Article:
Envisioning La Escalera--an underground rebel movement largely
composed of Africans living on farms and plantations in rural
western Cuba--in the larger context of the long emancipation
struggle in Cuba, Aisha Finch demonstrates how organized slave
resistance became critical to the unraveling not only of slavery
but also of colonial systems of power during the nineteenth
While the discovery of La Escalera unleashed a reign of terror by
the Spanish colonial powers in which hundreds of enslaved people
were tortured, tried, and executed, Finch revises historiographical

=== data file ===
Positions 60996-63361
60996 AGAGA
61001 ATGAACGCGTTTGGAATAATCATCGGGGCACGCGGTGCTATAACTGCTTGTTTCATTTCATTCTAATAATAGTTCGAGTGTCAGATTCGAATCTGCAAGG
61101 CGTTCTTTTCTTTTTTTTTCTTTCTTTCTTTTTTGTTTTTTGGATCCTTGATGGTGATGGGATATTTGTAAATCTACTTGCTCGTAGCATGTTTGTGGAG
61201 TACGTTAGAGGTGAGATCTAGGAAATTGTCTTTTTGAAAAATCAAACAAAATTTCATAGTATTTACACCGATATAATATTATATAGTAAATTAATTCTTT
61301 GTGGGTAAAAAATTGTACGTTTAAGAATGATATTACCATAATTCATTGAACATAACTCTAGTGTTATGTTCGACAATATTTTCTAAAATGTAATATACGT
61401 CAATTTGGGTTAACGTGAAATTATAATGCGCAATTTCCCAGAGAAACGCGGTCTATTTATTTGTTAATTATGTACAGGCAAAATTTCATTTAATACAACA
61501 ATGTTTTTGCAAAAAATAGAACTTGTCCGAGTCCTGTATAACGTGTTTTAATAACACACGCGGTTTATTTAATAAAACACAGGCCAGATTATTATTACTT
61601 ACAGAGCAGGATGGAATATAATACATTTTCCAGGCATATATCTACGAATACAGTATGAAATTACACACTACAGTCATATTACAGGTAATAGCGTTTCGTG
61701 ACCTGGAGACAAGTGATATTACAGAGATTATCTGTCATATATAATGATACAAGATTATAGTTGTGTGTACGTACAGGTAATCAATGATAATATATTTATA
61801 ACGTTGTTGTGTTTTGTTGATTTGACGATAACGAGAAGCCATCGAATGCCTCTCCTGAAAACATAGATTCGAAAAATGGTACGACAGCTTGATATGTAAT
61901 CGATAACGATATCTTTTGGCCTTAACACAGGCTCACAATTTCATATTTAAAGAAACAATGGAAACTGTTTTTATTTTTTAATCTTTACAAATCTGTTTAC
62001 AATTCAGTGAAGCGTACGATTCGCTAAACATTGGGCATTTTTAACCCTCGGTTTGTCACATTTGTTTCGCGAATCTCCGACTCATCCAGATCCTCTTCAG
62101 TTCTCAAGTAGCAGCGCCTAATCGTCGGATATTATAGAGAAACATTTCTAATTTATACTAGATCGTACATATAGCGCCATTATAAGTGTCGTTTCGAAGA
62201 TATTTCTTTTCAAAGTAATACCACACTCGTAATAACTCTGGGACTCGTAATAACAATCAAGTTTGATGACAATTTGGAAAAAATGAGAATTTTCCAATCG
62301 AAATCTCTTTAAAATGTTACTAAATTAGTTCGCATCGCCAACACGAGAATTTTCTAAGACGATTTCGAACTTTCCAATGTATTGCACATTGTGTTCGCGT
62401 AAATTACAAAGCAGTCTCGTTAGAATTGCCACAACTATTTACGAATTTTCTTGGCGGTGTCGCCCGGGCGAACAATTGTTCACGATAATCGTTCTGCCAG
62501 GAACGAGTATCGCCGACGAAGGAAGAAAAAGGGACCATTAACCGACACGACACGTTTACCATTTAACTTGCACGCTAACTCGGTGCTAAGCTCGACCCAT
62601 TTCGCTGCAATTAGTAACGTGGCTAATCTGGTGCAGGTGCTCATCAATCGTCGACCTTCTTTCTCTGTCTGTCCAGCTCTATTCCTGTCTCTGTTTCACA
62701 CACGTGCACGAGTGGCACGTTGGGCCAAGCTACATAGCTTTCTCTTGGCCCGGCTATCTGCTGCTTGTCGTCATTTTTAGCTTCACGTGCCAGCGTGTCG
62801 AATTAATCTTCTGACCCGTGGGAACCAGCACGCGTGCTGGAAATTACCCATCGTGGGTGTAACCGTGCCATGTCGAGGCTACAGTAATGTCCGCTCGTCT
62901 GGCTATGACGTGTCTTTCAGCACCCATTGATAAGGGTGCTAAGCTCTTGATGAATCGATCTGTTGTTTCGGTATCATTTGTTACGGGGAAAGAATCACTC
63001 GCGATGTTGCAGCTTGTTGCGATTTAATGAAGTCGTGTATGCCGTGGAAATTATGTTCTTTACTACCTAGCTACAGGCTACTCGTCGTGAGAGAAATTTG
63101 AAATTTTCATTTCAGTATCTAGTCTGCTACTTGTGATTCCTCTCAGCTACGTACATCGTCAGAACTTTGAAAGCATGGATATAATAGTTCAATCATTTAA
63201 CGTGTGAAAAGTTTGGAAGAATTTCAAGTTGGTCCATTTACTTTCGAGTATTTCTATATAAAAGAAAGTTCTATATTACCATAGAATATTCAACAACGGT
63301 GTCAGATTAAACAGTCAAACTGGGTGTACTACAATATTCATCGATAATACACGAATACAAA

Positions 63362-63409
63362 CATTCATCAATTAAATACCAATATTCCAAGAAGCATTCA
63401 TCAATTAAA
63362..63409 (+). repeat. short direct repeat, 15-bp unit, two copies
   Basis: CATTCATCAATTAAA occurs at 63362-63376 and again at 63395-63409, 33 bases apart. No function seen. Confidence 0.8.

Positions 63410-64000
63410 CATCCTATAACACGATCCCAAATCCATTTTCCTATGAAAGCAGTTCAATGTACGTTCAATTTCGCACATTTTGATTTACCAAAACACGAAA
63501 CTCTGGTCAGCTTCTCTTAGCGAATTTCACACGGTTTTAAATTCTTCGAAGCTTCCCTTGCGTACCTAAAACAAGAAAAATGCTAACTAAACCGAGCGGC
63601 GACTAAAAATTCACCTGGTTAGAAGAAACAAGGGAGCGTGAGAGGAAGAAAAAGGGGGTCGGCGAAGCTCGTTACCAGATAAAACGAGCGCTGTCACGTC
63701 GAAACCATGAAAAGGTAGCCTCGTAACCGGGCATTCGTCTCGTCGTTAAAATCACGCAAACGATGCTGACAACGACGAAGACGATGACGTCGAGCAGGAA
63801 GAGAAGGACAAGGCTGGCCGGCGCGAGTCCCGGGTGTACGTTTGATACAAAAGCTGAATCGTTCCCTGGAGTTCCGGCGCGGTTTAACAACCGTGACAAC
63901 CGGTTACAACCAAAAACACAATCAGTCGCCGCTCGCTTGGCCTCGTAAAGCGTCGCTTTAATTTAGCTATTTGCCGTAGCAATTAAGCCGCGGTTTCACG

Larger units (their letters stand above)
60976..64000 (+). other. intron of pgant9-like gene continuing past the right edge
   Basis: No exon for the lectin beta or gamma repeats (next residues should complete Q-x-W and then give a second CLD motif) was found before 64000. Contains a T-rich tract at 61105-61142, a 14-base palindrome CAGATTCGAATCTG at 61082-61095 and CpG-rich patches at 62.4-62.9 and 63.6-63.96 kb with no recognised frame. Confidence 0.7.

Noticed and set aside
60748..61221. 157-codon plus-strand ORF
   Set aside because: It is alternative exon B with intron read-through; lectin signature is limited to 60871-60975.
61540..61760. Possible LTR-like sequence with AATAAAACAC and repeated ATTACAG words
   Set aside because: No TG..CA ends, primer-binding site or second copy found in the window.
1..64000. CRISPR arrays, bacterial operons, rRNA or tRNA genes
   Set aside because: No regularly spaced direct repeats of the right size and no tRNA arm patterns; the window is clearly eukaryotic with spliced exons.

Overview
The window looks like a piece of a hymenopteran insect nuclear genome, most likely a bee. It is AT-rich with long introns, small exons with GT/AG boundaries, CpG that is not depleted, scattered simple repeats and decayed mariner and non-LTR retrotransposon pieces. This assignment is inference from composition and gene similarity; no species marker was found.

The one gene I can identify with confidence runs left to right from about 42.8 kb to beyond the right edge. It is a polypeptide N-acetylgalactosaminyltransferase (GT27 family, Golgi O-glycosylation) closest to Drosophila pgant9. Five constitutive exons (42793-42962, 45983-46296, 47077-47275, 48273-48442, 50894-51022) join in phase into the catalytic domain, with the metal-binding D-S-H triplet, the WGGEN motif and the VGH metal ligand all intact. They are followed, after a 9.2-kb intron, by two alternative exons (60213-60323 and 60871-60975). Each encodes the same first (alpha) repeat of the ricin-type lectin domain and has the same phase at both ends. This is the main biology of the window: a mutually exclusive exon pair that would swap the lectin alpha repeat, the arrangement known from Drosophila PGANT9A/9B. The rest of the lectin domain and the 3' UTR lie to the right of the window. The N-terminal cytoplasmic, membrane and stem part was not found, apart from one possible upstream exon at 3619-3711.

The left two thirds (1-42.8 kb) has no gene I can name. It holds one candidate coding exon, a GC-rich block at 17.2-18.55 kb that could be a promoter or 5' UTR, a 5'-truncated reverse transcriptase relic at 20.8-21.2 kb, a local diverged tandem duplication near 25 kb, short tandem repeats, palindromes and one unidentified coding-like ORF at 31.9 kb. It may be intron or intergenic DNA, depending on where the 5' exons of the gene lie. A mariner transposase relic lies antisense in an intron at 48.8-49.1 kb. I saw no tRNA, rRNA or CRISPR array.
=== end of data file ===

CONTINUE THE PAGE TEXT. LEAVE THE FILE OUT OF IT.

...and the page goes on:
conceptions of the movement as a fiction conveniently invented by
the Spanish government in order to target anticolonial activities.
Connecting the political agitation stirred up by free people of
color in the urban centers to the slave rebellions that rocked the
countryside, Finch shows how the rural plantation was connected to
a much larger conspiratorial world outside the agrarian sector.
While acknowledging the role of foreign abolitionists and white
creoles in the broader history of emancipation, Finch teases apart
the organization, leadership, and effectiveness of the black
insurgents in midcentury dissident mobilizations that emerged
across western Cuba, presenting compelling evidence that black
women played a particularly critical role.